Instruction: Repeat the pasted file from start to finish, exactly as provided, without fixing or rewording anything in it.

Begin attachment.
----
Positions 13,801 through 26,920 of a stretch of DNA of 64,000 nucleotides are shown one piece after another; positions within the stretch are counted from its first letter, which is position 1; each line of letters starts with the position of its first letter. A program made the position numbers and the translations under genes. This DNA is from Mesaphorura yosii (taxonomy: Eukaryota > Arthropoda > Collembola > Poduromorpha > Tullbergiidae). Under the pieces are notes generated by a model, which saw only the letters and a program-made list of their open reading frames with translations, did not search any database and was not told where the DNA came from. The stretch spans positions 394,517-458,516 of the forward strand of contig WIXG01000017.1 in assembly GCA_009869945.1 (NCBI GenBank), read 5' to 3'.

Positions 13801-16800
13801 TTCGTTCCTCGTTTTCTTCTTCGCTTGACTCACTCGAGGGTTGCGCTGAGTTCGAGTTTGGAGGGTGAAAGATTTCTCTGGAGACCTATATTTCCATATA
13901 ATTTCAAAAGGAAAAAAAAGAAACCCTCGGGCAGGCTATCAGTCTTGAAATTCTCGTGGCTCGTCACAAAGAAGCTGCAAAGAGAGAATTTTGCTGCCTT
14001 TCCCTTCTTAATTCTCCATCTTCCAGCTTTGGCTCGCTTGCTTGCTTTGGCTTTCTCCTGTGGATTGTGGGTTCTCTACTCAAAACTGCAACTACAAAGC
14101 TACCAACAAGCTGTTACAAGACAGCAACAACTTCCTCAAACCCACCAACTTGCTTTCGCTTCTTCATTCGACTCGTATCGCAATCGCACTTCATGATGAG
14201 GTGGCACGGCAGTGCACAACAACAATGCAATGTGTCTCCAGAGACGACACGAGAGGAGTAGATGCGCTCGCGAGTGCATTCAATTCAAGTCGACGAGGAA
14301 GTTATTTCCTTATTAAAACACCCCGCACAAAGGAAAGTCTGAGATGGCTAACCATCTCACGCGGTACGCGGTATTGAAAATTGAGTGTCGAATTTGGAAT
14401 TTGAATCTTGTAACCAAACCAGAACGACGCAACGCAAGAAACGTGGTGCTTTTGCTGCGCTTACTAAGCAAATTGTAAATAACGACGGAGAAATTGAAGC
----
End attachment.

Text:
Positions 13,801 through 26,920 of a stretch of DNA of 64,000 nucleotides are shown one piece after another; positions within the stretch are counted from its first letter, which is position 1; each line of letters starts with the position of its first letter. A program made the position numbers and the translations under genes. This DNA is from Mesaphorura yosii (taxonomy: Eukaryota > Arthropoda > Collembola > Poduromorpha > Tullbergiidae). Under the pieces are notes generated by a model, which saw only the letters and a program-made list of their open reading frames with translations, did not search any database and was not told where the DNA came from. The stretch spans positions 394,517-458,516 of the forward strand of contig WIXG01000017.1 in assembly GCA_009869945.1 (NCBI GenBank), read 5' to 3'.

Positions 13801-16800
13801 TTCGTTCCTCGTTTTCTTCTTCGCTTGACTCACTCGAGGGTTGCGCTGAGTTCGAGTTTGGAGGGTGAAAGATTTCTCTGGAGACCTATATTTCCATATA
13901 ATTTCAAAAGGAAAAAAAAGAAACCCTCGGGCAGGCTATCAGTCTTGAAATTCTCGTGGCTCGTCACAAAGAAGCTGCAAAGAGAGAATTTTGCTGCCTT
14001 TCCCTTCTTAATTCTCCATCTTCCAGCTTTGGCTCGCTTGCTTGCTTTGGCTTTCTCCTGTGGATTGTGGGTTCTCTACTCAAAACTGCAACTACAAAGC
14101 TACCAACAAGCTGTTACAAGACAGCAACAACTTCCTCAAACCCACCAACTTGCTTTCGCTTCTTCATTCGACTCGTATCGCAATCGCACTTCATGATGAG
14201 GTGGCACGGCAGTGCACAACAACAATGCAATGTGTCTCCAGAGACGACACGAGAGGAGTAGATGCGCTCGCGAGTGCATTCAATTCAAGTCGACGAGGAA
14301 GTTATTTCCTTATTAAAACACCCCGCACAAAGGAAAGTCTGAGATGGCTAACCATCTCACGCGGTACGCGGTATTGAAAATTGAGTGTCGAATTTGGAAT
14401 TTGAATCTTGTAACCAAACCAGAACGACGCAACGCAAGAAACGTGGTGCTTTTGCTGCGCTTACTAAGCAAATTGTAAATAACGACGGAGAAATTGAAGC